Sleep Infographic Using Raspberry Pi and Fitbit API

Paul's Geek Dad Blog
Tuesday, 24 March 2015

sleep_raspberrypi_infographic

The Fitbit API allows you to get data from a Fitbit and use it in your own applications.

Paul wrote a Python script which runs on his Raspberry Pi which extracts the data. Then we processes the data using Excel. Once doing so, he created the above sleep infographic–his first effort.

The interesting aspect here, to me, is the idea of these wearable devices and their data. It is great we have large-scale data creation, but it is even better have access to the data for processing.

Great example of charting out critical health data using easily accessible tools.  Check out Paul’s full writeup with description and code.

Check-out these seven new features in the Arduino 1.6 release

Arduino 1.6.1 Screenshot

The (official) Arduino team has finally released the 1.6 version of the Arduino software. After being in the making for over 2 years, this release is an exciting one!

1.6 marks the end of split releases between the traditional 8-bit boards and ARM based boards. There’s some really cool features built-in, so keep reading to see my take on the good, the bad, and the ugly.

Arduino Compiler for LabVIEW

LabVIEW's 3rd Party Add-Ons

Arduino Compiler for LabVIEW Screenshot

Aledyne-TSXperts, a National Instruments Alliance Partner, has released an Arduino compiler for NI’s LabVIEW. Now it is possible to build a VI and download it into your Arduino.

The price tags from $99 to $499 might seem a bit high to the average hobbyist. However, at least it comes with a 7-day evaluation period. It is also compatible with the Home Edition of LabVIEW.

So if you’re a LabVIEW programmer with an Arduino on your desk, you might want to checkout the Arduino Compiler for LabVIEW.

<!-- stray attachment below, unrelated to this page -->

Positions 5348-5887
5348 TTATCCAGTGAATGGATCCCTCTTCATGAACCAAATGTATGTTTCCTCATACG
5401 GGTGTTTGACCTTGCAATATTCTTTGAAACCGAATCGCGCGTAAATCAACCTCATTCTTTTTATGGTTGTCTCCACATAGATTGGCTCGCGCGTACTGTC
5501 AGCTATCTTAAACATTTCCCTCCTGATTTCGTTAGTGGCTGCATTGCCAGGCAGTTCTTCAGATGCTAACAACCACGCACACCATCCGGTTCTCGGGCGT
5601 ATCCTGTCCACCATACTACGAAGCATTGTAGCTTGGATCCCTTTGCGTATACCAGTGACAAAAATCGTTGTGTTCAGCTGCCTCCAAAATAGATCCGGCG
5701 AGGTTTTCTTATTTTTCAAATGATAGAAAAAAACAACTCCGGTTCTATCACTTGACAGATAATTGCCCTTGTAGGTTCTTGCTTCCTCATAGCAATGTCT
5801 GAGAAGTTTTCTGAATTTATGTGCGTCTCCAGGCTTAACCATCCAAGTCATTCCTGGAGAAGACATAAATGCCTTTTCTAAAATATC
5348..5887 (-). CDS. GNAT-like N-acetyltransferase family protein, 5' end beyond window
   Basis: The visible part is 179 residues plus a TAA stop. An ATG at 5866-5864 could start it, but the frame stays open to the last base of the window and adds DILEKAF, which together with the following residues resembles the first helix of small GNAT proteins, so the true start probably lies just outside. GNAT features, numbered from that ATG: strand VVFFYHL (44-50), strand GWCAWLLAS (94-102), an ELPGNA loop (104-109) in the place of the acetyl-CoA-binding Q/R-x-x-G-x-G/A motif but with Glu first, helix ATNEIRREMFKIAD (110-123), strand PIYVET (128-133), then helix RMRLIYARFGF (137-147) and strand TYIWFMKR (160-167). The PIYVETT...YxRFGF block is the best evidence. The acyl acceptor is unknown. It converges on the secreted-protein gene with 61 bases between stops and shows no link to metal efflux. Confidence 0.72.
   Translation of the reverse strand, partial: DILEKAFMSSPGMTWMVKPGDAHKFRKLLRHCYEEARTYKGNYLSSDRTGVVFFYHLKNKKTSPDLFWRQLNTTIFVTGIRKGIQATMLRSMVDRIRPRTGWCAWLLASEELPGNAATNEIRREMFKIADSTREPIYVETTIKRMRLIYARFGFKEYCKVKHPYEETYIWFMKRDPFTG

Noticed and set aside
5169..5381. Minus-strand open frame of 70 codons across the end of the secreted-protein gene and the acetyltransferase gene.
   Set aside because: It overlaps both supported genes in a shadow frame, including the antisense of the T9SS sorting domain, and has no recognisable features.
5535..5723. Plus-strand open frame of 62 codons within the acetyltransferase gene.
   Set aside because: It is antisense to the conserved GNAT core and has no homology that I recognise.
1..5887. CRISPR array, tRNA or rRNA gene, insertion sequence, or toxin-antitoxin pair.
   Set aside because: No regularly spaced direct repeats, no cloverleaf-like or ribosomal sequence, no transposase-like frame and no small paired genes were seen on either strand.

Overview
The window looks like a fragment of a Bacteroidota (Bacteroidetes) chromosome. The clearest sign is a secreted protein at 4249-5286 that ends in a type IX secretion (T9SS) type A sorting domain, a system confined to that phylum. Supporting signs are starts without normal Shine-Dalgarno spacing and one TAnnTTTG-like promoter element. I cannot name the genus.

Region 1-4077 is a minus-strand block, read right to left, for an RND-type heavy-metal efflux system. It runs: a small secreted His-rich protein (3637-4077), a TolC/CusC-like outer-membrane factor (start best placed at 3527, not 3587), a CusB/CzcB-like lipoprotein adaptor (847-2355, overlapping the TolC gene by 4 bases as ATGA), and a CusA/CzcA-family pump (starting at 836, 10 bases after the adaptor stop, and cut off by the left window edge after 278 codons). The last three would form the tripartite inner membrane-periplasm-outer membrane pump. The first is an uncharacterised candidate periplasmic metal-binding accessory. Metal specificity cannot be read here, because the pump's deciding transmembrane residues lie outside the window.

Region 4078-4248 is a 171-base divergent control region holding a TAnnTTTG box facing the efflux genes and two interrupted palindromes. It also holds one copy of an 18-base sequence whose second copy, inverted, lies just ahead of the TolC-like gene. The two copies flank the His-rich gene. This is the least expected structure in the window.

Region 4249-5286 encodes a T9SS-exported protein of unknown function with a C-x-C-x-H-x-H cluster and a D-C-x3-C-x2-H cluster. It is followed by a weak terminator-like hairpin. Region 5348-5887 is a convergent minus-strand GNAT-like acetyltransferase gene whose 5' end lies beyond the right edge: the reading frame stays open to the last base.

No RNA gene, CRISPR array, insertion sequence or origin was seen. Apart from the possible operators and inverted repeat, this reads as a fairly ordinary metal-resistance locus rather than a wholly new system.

Five Raspberry Pi Alternatives (via makeuseof)

Christian Cawley @ makeuseof
March 13, 2015

Not to long ago the only question about embedded boards was: Arduino or Raspberry Pi. Which really breaks the question down to “microcontroller” or “microprocessor.” Once you decide on a microprocessor platform, there are a bunch of Raspberry Pi Alternatives to consider.

Of course, no single board will always be the obvious “best.” Heck I’ve even got a pile of them on my bench that I haven’t messed with yet.

The 5 Raspberry Pi Alternatives

Even though I haven’t gotten to them all yet, Christian Cawley at makeuseof put together a nice list of Raspberry Pi Alternatives. So before you dive head first into your project, check out these other boards and see if one better meets your needs.

  1. Beaglebone Black
  2. ODroid-C1
  3. Hummingboard-i1
  4. Minnowboard Max
  5. Banana Pi

Even if you aren’t in the market for a new microprocessor board, you might want to check out the first section of the article. It’s a nice description of what to look for when selecting a board.

 

Awesome 3D Board (BRD) Viewer for EAGLE

Cytec
3D Render of MSO Demo Board

3D Render of MSO Demo Board

Earlier I posted a PCB Checklist of items to double-check when sending your board out to a fab. The Dangerous Prototypes blog pointed to a 3D EAGLE PCB tool from a Bulgarian-based developer called Cytec that takes an EAGLE BRD file and renders it in 3D for you.

The example board I have above is a render of my MSO Demo Board. And I have to be honest, it looks much like that one! (more…)